Marilyn Dunne is an effervescent, always positive, talkative sort who never sees the bad in anyone or any situation. Her goal in life is to brighten the world for everyone. She loves to talk. This is a roomie who drives Abby nuts! Deborah Brown played Marilyn full of the Pollyanna gratitude and innocence recognize for this character. Marilyn quickly gets under Abby’s skin. But Marilyn is also complex and underneath the sweet old lady exterior, there’s a tiger ready to fight for her territory and obstinacy to meet Abby’s persistence. Brown massaged Marilyn into a powerful adversary who could propose a life and death wager and then push it to limits Abby couldn’t imagine. Either Marilyn leaves the room or she gets Abby’s bed by the window. Winner takes all in a no-holds barred war.

And at that point, the gloves came off and Hart and Brown gave a masterful performance of thrust and parry innuendo and dirty tricks that showed old wives at their most extreme.

Scotty had to clean up after these battles. The home’s nurse orderly, Mark Quach played Scotty as a mediator-wannabe, trying to be the good natured bridge between the two titans, but most often getting caught off-guard by the severity of their pranks. Quach played Scotty on a fence between amusement and frustration. Scotty is also frequently a target of Abby, but never gets angry with her. He’s that even-keeled medical professional in the room. Scotty is a constant comic foil adding moments of levity in the tense situations, and Quach played this without blunting the meaning of those moments. In a scene of clarity, Scotty has to clean up after Marilyn leaves and Quach played this scene with a detached sadness that’s very familiar to nurses of elder patients. Its Scotty’s dream of acting that creates the haunted house scene where his in-play acting skills come back to play an important part. I can only guess that the ‘sense-memory’ lessons and persistent dream of Scotty might have personal meaning for Quach.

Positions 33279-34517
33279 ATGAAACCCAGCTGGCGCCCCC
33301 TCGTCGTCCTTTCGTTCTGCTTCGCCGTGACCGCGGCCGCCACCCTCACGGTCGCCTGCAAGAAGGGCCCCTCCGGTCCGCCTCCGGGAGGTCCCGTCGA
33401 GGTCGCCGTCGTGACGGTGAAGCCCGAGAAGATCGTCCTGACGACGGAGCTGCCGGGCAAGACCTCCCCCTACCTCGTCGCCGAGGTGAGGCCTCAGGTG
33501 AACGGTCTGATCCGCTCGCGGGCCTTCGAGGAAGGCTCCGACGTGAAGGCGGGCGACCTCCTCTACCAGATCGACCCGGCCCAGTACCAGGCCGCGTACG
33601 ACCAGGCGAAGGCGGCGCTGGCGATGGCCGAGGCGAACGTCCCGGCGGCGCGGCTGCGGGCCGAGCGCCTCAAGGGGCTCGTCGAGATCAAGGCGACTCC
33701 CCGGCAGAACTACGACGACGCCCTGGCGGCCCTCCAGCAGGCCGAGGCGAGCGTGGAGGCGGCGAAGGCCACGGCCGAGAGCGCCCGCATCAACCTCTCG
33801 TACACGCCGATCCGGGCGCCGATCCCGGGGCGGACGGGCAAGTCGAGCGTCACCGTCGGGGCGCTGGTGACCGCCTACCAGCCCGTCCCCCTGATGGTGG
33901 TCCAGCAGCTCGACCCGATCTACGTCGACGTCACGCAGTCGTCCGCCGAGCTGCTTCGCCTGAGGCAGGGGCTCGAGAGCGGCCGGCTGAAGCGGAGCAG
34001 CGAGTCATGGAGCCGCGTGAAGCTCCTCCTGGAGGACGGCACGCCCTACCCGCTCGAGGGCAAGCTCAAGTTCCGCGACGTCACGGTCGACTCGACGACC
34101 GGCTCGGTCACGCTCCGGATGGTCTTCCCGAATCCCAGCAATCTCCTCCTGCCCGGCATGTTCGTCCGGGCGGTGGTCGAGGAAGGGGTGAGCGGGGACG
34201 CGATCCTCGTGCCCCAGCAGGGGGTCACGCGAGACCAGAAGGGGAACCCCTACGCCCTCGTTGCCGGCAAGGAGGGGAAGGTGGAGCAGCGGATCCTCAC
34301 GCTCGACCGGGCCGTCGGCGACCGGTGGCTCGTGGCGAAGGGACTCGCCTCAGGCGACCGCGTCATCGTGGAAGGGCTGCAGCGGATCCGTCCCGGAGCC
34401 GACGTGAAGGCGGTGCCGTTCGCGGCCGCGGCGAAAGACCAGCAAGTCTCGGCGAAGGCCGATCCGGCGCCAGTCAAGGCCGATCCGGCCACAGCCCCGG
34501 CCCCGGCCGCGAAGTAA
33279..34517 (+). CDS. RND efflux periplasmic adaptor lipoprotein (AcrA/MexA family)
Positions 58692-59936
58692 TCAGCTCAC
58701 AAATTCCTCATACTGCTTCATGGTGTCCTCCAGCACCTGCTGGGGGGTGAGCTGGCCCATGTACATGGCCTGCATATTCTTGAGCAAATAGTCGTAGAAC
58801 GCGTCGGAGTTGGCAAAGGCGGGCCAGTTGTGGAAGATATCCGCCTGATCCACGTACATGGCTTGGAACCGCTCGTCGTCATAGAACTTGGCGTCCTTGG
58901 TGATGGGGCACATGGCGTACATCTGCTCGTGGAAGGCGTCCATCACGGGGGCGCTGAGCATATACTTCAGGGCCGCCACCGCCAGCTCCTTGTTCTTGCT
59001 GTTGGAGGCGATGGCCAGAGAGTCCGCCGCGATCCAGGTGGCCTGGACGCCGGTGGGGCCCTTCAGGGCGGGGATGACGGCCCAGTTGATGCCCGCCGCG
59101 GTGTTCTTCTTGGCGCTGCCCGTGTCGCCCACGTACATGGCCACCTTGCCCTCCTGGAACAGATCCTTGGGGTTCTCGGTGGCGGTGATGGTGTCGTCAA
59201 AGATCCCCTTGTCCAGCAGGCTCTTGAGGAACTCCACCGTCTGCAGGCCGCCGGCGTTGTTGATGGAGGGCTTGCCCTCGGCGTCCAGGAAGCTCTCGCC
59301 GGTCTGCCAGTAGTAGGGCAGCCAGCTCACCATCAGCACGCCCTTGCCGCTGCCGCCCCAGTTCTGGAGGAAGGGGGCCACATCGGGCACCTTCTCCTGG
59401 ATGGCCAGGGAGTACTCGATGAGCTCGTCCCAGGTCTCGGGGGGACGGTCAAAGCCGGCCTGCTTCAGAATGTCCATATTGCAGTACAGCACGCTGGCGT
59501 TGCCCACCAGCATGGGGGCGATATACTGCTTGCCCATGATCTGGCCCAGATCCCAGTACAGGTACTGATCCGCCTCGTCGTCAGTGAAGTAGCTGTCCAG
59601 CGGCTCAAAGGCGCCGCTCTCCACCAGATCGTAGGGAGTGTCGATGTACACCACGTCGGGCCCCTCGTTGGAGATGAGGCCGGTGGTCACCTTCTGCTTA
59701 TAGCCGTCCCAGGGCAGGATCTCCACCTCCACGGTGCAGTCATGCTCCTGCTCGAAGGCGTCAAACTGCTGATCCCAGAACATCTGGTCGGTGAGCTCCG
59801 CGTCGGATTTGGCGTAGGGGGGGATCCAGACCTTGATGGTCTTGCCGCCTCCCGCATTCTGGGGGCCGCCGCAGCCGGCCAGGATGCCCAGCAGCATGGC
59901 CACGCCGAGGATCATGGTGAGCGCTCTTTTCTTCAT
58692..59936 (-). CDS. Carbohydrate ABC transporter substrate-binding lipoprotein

Marilyn has a family. Her daughter, Colleen, was played by Lindsay Hayward. If you remember how Edith and Gloria were mother and daughter in All In The Family, you see familiarity here. Colleen is gregarious, ballsy, and a lot like mom. Hayward created a daughter who buys-in to the war her mother creates and helps her at every turn. But Hayward is cagy in this. We wonder if Colleen is fully on-board or maybe a little horrified at the extent her mother is willing to reach, but then find out she’s pretty much a full participant. But there’s a whole range of emotions in that roller coaster and Hayward finds them all.

Likewise, her husband, Derek, played by Jeff Burleson, is on-board and helping to the hilt. It’s a little fun for him. Derek tries to keep up and play along, but the girls take the war to levels even he can’t believe. Burleson plays this ambivalence with a skill that makes it edgy, believable and hilarious. His added zombie role is quite funny too.

Finally, Abby has a son. Clint Gilbert played Benjamin who has something to do with why she’s in the home. His arrival reveals the story of Abby and lets us in on her pain. Like Abby, Benjamin wants something and that creates an urgency and pain between the two that stops the storyline and tells us all something about life. Gilbert really underplayed this in a way that allowed this poignant scene to unfold naturally. Mothers and sons have some of the most painful moments in relationships and he allowed his vulnerability to fill the scene. It was Benjamin who let us know Abby.

A show like this is good because of many reasons. It has an edgy quality that pushes comfort boundaries of the audience without being too shocking. We don’t always have to be bludgeoned with horror to learn a lesson or see a good story. It has a cast who is a well-tuned ensemble that plays together and seems to enjoy the work. And there’s a strong vision by the Director that permeates the production.

Ripcord at Circle is a clear winner with a simple, yet hilarious, script from the opening lines, actors who played laughter like an instrument, and a production team that created a perfect setting. Like the truly great sit-coms of old, with every minute filled with laughter and a story that uplifted your spirit, Ripcord is a show you want to see. Go to the Circle and get your battery recharged. It’s rip-roaring good entertainment.

Circle Theatre, 230 West 4th Street. Fort Worth, Texas 76102
Plays through September 16th

Thursdays at 7:30pm; Fridays & Saturdays at 8:00 pm.; Saturday Matinees at 3:00 pm.
School Night Friday, September 15 at 8pm

Tickets for Thursday evening and Matinees are $25-$33.
Tickets for Friday and Saturday evenings are $30-$38.
School Night Friday, ($5 students - $10 faculty & staff)

For information and tickets, visit or call 817-877-3040.